La Bella del Alhambra (The Beauty of the Alhambra), 1989, Enrique Pineda Barnet
One of Cuba’s most successful films both nationally and internationally, The Beauty of the Alhambra is based on a Cuban novel called “Rachel’s Song” by Miguel Barnet. Protagonist Rachel is an ambitious cabaret dancer in 1920/30s Havana desperate to leave the chorus and be the main event – the vedette – at the famous Teatro Alhambra.
Fresa y Chocolate (Strawberry and Chocolate), Tomás Gutiérrez Alea and Juan Carlos Tabío, 1994
Arguably one of the best known Cuban films of modern times, “Fresa y Chocolate” is a must-see. An intellectual coming of age story, Fresa y Chocolate revolves around an unlikely friendship between young communist student David, and gay artist, Diego. It was nominated for an Academy Award in 1995 and catapulted Jorge Perrugorría (who plays Diego) from relative obscurity to national stardom.
Top Tip: Diego’s apartment building in the film is now trendy restaurant La Guarida. Not only does La Guarida offer great food surrounded by real props from the film, it also has a wonderful roof terrace with views across Havana.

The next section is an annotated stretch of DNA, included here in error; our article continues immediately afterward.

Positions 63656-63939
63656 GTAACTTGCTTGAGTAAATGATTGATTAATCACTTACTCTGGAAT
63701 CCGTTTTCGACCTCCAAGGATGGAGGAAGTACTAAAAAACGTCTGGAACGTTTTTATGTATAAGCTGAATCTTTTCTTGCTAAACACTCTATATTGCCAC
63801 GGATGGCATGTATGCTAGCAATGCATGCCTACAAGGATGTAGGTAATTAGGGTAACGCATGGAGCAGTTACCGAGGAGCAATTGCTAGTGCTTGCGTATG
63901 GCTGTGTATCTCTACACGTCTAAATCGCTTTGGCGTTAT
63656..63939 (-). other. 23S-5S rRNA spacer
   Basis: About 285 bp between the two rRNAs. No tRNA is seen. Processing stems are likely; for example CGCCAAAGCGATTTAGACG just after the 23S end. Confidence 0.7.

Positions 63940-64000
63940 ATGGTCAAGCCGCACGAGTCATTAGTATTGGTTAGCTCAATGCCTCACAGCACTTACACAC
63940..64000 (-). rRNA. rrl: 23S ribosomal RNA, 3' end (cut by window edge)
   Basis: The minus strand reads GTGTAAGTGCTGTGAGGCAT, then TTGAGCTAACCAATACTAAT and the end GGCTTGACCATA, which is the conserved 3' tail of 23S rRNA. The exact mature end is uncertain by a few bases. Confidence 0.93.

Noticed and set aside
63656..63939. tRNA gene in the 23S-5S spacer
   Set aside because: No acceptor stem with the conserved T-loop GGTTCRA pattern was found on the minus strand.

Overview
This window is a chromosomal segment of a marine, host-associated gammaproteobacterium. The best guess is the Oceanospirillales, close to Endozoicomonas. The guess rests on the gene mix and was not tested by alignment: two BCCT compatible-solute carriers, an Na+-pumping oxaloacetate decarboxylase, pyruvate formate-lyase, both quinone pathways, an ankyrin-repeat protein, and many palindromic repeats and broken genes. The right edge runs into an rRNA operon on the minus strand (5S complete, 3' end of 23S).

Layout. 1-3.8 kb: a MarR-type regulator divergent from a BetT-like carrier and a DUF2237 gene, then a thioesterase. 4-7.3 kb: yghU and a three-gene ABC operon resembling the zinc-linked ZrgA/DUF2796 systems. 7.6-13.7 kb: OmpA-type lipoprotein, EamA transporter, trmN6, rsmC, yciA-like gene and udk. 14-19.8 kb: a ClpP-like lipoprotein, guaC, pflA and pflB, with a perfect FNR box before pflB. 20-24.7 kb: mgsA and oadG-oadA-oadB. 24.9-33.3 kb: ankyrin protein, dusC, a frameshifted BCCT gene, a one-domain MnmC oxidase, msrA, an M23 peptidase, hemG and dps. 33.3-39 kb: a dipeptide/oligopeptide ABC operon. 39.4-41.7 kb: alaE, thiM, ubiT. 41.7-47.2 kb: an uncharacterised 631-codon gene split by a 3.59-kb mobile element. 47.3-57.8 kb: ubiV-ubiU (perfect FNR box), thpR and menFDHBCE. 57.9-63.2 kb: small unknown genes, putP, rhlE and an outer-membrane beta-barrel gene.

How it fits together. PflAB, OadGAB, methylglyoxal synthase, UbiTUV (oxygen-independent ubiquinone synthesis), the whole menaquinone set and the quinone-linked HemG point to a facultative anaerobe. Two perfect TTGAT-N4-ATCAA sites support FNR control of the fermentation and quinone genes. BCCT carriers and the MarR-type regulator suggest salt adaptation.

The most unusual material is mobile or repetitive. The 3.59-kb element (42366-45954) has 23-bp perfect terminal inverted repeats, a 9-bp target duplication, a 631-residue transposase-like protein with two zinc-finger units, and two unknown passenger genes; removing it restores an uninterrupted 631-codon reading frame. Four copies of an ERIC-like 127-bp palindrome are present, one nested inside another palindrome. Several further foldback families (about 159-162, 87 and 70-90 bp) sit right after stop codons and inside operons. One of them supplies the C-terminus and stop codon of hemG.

Buena Vista Social Club, Wim Wenders, 1999
Can you think of a better combination than Wim Wenders and Cuba? This my friends, is where it all started: the Buena Vista Social Club sensation. Need I say more? This is a love story to Cuba’s astonishingly rich musical heritage.
Top Tip: Though few original members remain, you can still have a great night out and hear some fantastic traditional Cuban music at the Buena Vista Social Club show in Old Havana.
Suite Habana, 2003, Fernando Pérez
Though already 17 years old, “Suite Habana” is still celebrated in Cuba as one of the best films of recent years. A documentary filmed like fiction, Suite Habana follows the lives of ten ordinary Cubans of different ages and occupations, from a young dancer to an old woman who rarely moves from her place in front of the TV. Reminiscent of David Linklater‘s Slacker, Suite Habana offers an unfiltered look into everyday life in 2003 Cuba.
Un Rey en La Habana (A King in Havana), 2005, Alexis Valdés